Hemolytic Disease of a Newborn
is Due to an Rh incompatibility
The Rh blood antigen can cause problems during preg-
nancy if the mother is Rh-negative (see Figure
10.8c).
(Rh-positive mothers do not need to be concerned about
this condition.) If an Rh-negative mother gives birth to an
Rh-positive baby, some of the baby’s blood can move into
the mother’s blood during the birth process. The mother’s
body responds to this foreign antigen by creating anti-Rh
antibodies. Although the recently delivered baby will be un-
affected, subsequent pregnancies involving an Rh+ infant
can be affected. During a subsequent pregnancy, these an-
tibodies can cross over the placenta and get into the baby’s
circulation, causing incompatibility and damage to the ba-
by’s RBCs—a condition known as hemolytic disease of the
newborn. This condition can be prevented by injecting the
mother with anti-Rh antibodies after delivery of the first
baby and during the pregnancy and delivery of subsequent
children. These antibodies destroy any Rh antigens that
manage to get into the mother’s circulation and prevent the
mother from developing anti-Rh antibodies. (See Chapter
12 for more about immunity.) Without anti-Rh antibodies
in the mother’s system, no antibody is passed to the future
babies, and hemolytic disease of the newborn will not occur.
CONCEPT CHECK
1.
What
antigen(s) does a person with type
B-positive blood have on her RBCs?
2.
H
ow
does hemolytic disease of the newborn
occur?
3.
Which
blood types are compatible with type O?
Analysis of Blood Components Can Tell Much
About an Individual's Health
l e a r n in g
o b je c t iv e s
1.
Identify
the locations in the body where you
can obtain blood samples.
2.
Describe
what is measured in blood tests,
including hematocrit, reticulocyte count, differ-
ential WBC count, and complete blood count.
3.
Explain
the condition(s) each blood test might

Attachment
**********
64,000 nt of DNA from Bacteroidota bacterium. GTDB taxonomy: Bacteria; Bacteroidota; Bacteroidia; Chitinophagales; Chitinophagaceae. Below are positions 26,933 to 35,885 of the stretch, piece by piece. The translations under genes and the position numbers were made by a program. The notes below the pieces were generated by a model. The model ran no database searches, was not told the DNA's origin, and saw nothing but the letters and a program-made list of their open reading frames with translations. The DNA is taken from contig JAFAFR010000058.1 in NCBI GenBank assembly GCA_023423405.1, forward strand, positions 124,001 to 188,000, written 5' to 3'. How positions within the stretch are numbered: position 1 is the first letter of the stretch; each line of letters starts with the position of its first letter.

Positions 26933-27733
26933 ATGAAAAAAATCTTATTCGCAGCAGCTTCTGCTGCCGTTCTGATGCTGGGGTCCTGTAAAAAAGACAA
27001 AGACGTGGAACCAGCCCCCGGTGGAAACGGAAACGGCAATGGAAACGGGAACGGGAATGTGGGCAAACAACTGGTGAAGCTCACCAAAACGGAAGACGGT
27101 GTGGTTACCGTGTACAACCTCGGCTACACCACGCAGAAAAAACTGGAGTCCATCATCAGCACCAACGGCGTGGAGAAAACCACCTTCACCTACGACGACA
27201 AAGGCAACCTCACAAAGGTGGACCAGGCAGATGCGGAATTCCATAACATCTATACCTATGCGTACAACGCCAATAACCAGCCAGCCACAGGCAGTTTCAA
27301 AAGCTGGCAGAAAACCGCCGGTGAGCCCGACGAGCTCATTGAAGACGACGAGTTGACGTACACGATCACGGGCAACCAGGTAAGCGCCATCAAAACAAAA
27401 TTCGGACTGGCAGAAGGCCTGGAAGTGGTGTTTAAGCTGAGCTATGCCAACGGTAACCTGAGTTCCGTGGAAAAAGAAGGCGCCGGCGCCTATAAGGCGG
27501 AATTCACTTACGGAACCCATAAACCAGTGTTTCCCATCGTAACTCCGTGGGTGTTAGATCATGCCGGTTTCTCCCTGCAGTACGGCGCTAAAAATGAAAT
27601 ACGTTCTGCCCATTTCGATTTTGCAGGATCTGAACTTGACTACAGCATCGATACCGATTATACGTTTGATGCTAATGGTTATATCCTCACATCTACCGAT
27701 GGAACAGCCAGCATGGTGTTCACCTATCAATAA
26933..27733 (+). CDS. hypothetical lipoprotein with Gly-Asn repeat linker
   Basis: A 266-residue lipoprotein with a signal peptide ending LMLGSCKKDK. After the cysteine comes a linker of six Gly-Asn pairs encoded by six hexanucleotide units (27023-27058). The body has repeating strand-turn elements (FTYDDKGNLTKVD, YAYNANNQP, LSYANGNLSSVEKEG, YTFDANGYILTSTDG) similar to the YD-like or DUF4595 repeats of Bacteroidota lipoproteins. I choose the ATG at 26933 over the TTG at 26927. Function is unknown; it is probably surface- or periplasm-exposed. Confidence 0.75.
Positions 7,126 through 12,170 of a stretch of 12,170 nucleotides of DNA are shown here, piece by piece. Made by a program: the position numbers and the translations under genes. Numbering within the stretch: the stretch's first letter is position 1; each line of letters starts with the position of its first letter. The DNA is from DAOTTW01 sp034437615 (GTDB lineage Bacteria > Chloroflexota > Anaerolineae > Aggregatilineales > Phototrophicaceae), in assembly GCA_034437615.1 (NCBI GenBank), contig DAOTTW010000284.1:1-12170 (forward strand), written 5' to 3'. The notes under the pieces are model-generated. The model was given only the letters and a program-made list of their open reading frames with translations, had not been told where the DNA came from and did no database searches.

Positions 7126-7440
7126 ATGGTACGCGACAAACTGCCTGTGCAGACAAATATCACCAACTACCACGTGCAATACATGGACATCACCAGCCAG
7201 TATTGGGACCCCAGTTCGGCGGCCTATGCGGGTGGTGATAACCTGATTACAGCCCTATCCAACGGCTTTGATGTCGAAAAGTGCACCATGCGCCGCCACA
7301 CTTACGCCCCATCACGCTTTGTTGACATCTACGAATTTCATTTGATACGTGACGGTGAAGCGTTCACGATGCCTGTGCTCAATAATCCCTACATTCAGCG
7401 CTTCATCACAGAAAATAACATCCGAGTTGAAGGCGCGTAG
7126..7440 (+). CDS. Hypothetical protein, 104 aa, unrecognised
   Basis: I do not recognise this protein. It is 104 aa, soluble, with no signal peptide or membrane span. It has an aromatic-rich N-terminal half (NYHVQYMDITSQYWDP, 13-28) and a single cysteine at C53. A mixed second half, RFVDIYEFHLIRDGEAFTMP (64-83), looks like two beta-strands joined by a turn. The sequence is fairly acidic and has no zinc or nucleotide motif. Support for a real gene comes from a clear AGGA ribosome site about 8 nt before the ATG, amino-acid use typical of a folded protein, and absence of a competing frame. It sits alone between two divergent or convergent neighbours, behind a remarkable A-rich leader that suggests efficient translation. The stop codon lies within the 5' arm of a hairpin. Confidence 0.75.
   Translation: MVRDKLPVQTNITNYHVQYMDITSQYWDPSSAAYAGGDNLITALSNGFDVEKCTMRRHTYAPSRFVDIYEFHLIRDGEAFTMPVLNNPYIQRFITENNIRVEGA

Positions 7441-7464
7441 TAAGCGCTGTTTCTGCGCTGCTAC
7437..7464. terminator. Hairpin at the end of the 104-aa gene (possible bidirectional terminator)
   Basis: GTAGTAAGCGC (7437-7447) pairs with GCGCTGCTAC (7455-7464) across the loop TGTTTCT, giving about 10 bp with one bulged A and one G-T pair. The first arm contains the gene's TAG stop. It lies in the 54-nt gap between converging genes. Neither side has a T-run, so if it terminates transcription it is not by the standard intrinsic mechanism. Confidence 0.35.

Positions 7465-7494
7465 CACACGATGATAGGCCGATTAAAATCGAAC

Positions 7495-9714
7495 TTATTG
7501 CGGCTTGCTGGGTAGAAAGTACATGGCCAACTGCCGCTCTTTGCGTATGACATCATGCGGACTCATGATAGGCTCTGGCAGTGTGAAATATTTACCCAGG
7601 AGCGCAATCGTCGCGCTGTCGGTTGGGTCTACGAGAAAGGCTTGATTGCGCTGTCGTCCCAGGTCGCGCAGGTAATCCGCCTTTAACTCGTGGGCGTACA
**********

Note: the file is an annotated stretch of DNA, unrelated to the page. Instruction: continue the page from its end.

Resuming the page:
indicate.
ecause the composition of blood at any given
time can be an indicator of good health or
disease, blood tests are common in clinical
settings. Blood samples can be taken from
multiple places, and common blood tests can be run for
diagnostic purposes.
Blood for Testing Can Be
Obtained in Several Ways
The first step in any blood test is to obtain a sample of
blood. A test may require only a drop or two of blood (as in
blood typing), or it may require volumes as large as one or
more 5-10 mL tubes (as in measuring various chemicals
in blood). Blood samples can usually be obtained by one of
the following methods:
F in g erstick
—A sterile needle or lancet is used to prick a
finger, an earlobe, or a heel to obtain a drop or two of
capillary blood.
V enipuncture
—A sterile needle and syringe can puncture
a surface vein, usually the median cubital vein in front
of the elbow. A tourniquet is used to stop the blood
flow from the veins and makes them easier to see. This
method is used to obtain several milliliters of blood.
A rte ria l stick
—A sterile needle and syringe are used to
sample blood from an artery, usually the radial artery
at the wrist or the femoral artery at the thigh. Like
venipuncture, this method is used to obtain several
milliliters of blood.
Depending on the type of tests that will be done, the
blood will either be maintained in a fluid form or will
be allowed to clot. Tests that are evaluating the formed
elements or the clotting capability of the blood require
the blood to be in a fluid form. Tests that are determin-
ing the chemical composition of the blood work with the
liquid component and may require either fluid blood or
clotted blood.
Analysis of Blood Components Can Tell Much About an individual's Health 299
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